There's no place like home...

Why did Dorothy so desperately want to return home? She was in an awesome magical wonderland full of amazing creatures and new friends. There were bright colors everywhere with people constantly singing and dancing. Sure there was the whole ordeal with the 'wicked witch' but honestly, who doesn't have a trial or two to face every once and awhile?

After a brutally honest conversation with my sister (in which she told me she felt as if she didn't have a home) I began to wonder where I consider home. Is it Seattle where I spent the first 12 years of my life? Or perhaps North Carolina where I spent the next 12 years? Or is it New York City, where I work, pay bills, have friends and generally live my life now?

As the child of divorced parents, we no longer own either of the houses my siblings and I grew up in. I don't have the luxury of traveling back to North Carolina, swinging open the door to a house I've always known, putting my suitcases in my trophy filled room and laying on the bed I've always had. On the contrary, I'm usually sleeping on a couch or in a guest bedroom. I had to throw away all my trophies, wall hangings and paint over the silly colored walls of my childhood.

When physically, your home is gone, what's the next step?

"Home is not where you live, but where they understand you"- Christian Morganstern

"Homes really are no more than the people who live in them" -Nancy Reagan

I think for the first time in my life, I feel somewhat the same as my sister. We are homeless; but only in the sense that we physically do not have the home we've always had. Even though I would love nothing more for us to still own that beautiful house on Whitehall Way in Cary, NC, we don't. And to be honest, that's OK.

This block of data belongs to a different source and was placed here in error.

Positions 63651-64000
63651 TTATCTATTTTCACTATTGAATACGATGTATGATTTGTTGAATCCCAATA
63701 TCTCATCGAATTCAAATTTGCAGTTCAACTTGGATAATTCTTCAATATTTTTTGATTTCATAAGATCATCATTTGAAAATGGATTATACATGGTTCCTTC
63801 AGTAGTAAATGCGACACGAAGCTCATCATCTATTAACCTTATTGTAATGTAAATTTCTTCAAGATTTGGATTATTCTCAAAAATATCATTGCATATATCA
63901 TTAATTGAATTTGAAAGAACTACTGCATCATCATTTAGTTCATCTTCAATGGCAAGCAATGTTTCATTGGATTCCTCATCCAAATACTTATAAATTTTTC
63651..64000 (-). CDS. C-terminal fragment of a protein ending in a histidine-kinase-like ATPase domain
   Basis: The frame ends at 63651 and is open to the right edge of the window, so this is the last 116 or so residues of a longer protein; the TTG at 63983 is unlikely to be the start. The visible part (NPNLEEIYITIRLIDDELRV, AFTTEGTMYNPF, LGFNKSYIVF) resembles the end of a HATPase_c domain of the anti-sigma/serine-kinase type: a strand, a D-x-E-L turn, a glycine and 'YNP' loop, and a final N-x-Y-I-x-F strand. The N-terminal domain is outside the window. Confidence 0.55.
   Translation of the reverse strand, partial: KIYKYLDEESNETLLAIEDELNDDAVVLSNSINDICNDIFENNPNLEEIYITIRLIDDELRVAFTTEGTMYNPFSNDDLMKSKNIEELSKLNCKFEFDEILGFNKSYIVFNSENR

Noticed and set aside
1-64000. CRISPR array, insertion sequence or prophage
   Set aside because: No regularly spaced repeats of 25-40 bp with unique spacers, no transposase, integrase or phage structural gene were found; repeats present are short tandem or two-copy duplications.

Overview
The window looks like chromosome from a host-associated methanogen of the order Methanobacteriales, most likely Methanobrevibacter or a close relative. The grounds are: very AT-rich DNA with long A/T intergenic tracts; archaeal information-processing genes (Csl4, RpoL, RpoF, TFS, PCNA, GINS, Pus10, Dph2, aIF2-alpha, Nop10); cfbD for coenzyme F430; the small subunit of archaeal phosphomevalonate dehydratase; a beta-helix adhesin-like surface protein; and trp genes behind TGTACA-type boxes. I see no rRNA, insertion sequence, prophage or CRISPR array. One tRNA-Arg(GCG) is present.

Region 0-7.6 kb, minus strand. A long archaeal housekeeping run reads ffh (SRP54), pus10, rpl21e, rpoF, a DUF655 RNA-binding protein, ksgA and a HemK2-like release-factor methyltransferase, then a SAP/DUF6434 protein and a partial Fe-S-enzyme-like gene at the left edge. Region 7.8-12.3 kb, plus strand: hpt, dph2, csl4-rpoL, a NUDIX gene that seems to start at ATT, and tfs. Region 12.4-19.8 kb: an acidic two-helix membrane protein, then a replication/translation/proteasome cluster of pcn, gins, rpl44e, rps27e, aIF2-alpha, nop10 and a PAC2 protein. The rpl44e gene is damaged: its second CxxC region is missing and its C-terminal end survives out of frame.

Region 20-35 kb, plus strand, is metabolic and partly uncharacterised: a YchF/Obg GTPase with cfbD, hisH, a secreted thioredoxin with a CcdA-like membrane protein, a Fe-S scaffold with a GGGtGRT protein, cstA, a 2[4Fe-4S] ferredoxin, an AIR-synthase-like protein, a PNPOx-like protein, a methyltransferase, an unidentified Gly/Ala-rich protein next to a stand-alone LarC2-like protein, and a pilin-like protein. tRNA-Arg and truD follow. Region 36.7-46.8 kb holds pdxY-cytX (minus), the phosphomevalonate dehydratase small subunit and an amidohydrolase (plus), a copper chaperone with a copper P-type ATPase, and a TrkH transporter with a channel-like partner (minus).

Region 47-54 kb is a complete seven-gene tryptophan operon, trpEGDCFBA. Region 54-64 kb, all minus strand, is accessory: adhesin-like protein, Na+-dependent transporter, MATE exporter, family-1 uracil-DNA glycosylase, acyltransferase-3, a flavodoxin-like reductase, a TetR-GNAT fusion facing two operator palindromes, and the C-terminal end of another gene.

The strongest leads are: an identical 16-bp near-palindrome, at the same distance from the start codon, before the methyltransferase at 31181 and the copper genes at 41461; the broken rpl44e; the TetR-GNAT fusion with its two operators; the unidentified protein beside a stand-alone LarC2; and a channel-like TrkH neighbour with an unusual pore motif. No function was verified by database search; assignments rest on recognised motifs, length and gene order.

I was spending so much time trying to figure out where my official home was located, that I never really stopped to realize- who cares? I don't have to have a home right now (I'm in a transitional period for heaven sakes!!) However, I am lucky enough to have a bunch of 'mini homes' instead.

What are 'mini-homes' you ask? Simple. Anywhere that memories are woven into the scenery. Where friends or family still lives, or any place that brings a smile to your face thinking of stories from your past. A place where people greet you with a warm embrace; help you celebrate successes, comfort you in losses and generally love you for who you are.

So far, I have 'mini homes' in Renton, Cary, Greenville and New York City. Shame on me for feeling as if I had to choose one home... every person I've met along the way, in all my mini homes, has helped shape me into the delightfully odd person I am today. I am so lucky!

One of these days I'll have the amazing opportunity to create my own home with my future husband. We will own the property, decorate how we like, raise a family, make all new friends, and I will be proud to announce to the world that my list of homes is growing!

I think Dorothy and I had it all wrong. The tragedy is not 'not being/having a home'. The tragedy is not appreciating and celebrating all the 'mini homes' in your life.